A Seacoast in Bohemia

Sidewalks and Text Trails
September 21, 2007, 11:05 pm
Filed under: Class Notes

There has been much excitement about the advent of Voice in Second Life.  I have to admit that it’s fun to be able to sit around on the grass and actually converse, viva voce, with a few other avatars.

But I remain a big fan of text chat, which seems to have some special advantage for teaching at Second Life.  I saw just a few of them with the genetics class this week.  We were continuing to review Mendelian inheritance patterns, doing intermediate dominance, and the Mixollamas among other things. 

Since the experimental objects deliver data via the chat channel, the text record also is a raw data record.  Not only is the data recorded, it is time stamped, so in addition to being able to check data summaries against the raw data, I also get some idea about who is doing what when.  This is quite useful for understanding how students move around the island as they work. 

How they move around the island was one of my weekly AHA moments.  One of their tasks was to see how frequently specific patterns in the colors of the mixollamas emerged and also to see if any of the possible patterns might appear more frequently than others, or if all seemed to be equally probable.  The “main herd” of the mixollamas is around the apple tree near the gazebo in the Terrace area.  However, there is another gazebo down behind the Abbey, installed to make the east entrance to the Island a little more friendly looking.  Because I think the mixollamas are cute, I put a couple of them by that gazebo, nibbling on the grapes that climb the gazebo walls.  They have the same scripting as the main herd mixollamas, so they produce the same coat patterns with the same frequencies, BUT there was no instructional sign with those llamas.   In my mind, they weren’t part of the herd.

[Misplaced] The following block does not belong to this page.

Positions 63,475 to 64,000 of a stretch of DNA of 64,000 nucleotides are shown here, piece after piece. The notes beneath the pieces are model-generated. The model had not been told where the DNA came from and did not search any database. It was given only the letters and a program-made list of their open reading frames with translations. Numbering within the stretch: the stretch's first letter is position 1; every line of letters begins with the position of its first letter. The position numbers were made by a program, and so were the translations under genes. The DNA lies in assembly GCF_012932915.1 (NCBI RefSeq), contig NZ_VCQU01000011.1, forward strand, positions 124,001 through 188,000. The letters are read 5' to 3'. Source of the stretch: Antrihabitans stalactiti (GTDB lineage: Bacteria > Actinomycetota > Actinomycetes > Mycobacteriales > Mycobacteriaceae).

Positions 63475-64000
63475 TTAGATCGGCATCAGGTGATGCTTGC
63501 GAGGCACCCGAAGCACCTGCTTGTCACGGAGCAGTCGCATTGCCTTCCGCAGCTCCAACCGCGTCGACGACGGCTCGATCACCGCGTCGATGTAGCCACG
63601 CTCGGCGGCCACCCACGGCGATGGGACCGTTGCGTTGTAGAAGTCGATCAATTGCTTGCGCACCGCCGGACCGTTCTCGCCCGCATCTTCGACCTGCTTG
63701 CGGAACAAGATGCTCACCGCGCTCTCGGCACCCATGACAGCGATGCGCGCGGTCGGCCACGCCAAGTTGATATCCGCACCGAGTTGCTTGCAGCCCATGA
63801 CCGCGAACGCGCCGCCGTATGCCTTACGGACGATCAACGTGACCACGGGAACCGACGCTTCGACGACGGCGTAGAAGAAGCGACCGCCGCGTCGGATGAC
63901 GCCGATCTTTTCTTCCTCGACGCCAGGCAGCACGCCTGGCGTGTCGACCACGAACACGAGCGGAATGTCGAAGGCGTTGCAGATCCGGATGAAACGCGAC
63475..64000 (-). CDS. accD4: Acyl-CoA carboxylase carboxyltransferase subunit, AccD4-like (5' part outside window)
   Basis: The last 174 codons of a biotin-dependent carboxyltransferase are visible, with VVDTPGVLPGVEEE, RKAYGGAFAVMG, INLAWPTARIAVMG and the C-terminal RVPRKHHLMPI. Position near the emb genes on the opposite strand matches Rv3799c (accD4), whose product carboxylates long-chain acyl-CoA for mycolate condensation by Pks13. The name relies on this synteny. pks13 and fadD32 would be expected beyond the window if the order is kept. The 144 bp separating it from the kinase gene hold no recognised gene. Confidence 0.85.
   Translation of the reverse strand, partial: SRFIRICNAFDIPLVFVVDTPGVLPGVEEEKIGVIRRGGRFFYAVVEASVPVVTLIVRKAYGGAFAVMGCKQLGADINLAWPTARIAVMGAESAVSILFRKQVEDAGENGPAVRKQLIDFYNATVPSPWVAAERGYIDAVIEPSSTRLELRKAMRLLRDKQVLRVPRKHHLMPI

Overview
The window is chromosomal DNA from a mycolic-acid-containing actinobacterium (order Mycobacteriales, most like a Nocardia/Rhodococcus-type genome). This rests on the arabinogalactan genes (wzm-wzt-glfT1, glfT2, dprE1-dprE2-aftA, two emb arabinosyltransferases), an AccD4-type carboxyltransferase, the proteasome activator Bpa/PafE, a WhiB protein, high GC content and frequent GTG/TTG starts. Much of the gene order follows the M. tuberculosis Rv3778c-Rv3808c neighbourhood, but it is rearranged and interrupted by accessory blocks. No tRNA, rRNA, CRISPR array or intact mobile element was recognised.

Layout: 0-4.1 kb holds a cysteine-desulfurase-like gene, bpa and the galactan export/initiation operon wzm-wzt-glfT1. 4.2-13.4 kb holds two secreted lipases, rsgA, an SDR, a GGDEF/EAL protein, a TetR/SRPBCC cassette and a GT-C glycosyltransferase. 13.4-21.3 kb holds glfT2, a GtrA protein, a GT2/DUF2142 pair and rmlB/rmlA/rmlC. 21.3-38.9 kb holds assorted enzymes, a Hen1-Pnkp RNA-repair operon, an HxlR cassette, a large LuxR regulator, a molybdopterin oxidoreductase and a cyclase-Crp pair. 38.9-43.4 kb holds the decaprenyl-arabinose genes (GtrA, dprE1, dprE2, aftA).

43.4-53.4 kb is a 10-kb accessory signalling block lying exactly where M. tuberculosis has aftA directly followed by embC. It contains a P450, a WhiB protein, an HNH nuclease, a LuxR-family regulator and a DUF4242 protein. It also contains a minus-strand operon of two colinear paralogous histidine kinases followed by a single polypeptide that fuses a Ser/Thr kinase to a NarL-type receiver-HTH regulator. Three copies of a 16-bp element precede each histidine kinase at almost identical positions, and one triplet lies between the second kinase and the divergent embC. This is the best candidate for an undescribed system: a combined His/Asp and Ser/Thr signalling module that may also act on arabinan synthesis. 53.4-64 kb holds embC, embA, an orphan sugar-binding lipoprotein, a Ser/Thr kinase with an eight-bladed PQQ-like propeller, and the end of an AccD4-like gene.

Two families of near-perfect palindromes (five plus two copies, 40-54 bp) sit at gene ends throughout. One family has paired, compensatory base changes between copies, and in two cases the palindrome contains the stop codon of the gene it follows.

Wrong!  A couple of the students saw those llamas behind the greenhouse and ran their experiments with them.  However, they didn’t have the instructions that live in the sign that explains the features of the main herd, including how to reset the counters that record the clicks!   Fortunately I was hovering,  so I could explain the resetting process and also put up another copy of the Mixollama sign.   

I have a certain picture of the navigational layout of Genome Island, that is,  the “natural” routes that people will follow as they move around.  There are sidewalks, stepping stones, lighting fixtures to mark the main routes.   And besides, the first thing everybody gets is a Guide to Genome that tells them where everything is.  But my mental map of Genome is,  like my posted office hours,  a snare and a delusion.   Students drop in and see me whenever they like.  They mostly don’t read the Guide.  They forge new paths around the island, and end up in unexpected places  Too bad they can’t leave wear patterns in the grass and tell me where the sidewalks — and maybe the llamas — SHOULD be!

But more about text.  After everybody had finished the intermediate dominance experiments, we gathered in the Abbey to discuss dominance and genotypes and predicted vs experimental ratios and good stuff like that.  We sat at that anachronistic glass table and chatted.  In text.  We could just have talked, since we were all in the same room, but I wanted to try an in-world chat, so we typed.   It was a slightly out-of-body experience, since there we all were, dumb as stones, and typing away.  But I discovered something interesting.  It’s extremely difficult to do the “articulated pause, ” like, you know, ummm, like, well, YOU know.  In text chat, YOU HAVE TO SAY SOMETHING!  You have to figure out what you are trying to say and say it.  It’s wonderful.   Long live the Chat Log.


2 Comments so far
Leave a comment

For me, type chat can be similar to the exhilarating experience of communicating with friends and colleagues with whom I do not share a common first language. I am forced to speak and listen carefully, both to understand and to be understood. Not much room for sloppiness of communication!

But it’s been equally delightful to sit in the grass alongside the Cattery and actually hear the LOL.

I continue to hold you up as one of the most inspired and inspiring educators I’ve ever met. Long Live Max.

Comment by Sherrie Y

Thanks for the kind words and also for your comments on the utility of text for negotiating a second language. I think that the language of the discipline is also a second language for the students, so maybe having to write it can also help them become more comfortable as residents in this new environment.

Comment by seacoast

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